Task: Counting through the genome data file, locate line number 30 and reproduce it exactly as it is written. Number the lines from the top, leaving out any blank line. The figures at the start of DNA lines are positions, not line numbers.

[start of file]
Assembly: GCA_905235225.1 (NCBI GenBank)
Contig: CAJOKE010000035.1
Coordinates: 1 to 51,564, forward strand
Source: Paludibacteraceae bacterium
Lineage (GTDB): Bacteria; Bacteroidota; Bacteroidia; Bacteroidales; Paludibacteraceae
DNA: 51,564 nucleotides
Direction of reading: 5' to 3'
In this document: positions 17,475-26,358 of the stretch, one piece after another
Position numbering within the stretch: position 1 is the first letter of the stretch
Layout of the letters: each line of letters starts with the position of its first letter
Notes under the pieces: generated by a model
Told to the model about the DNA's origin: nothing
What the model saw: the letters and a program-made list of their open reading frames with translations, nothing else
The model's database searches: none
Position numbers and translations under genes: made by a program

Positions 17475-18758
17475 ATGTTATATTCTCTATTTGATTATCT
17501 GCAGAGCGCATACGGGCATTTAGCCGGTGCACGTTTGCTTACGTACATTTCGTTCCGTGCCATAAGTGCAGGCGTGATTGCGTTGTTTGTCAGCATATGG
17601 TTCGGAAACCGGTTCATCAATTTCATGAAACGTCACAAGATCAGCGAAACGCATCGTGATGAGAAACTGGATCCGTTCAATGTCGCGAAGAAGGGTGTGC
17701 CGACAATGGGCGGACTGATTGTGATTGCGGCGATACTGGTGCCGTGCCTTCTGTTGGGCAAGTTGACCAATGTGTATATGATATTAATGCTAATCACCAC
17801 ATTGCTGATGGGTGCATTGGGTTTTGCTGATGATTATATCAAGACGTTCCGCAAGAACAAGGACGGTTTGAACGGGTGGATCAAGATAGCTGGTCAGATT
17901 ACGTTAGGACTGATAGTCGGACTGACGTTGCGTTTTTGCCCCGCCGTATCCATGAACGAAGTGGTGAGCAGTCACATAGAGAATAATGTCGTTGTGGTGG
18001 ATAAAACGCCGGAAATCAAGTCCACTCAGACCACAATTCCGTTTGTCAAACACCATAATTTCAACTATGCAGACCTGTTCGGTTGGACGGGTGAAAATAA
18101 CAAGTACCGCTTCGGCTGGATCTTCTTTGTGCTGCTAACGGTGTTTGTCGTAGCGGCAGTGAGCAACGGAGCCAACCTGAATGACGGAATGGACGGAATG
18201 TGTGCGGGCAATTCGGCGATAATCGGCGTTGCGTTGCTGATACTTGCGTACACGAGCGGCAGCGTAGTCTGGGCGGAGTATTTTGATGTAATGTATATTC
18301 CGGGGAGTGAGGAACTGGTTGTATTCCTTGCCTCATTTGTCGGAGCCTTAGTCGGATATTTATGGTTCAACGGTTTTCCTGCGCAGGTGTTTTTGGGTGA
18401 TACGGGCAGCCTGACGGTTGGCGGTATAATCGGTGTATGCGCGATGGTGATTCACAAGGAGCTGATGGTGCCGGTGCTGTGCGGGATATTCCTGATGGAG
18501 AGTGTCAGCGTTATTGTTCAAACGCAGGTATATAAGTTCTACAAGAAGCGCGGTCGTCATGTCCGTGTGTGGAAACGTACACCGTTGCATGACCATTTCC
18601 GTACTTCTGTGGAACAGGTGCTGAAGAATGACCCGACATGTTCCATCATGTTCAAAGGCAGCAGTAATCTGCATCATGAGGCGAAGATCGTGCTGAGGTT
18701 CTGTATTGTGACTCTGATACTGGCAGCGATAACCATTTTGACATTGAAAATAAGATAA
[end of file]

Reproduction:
18701 CTGTATTGTGACTCTGATACTGGCAGCGATAACCATTTTGACATTGAAAATAAGATAA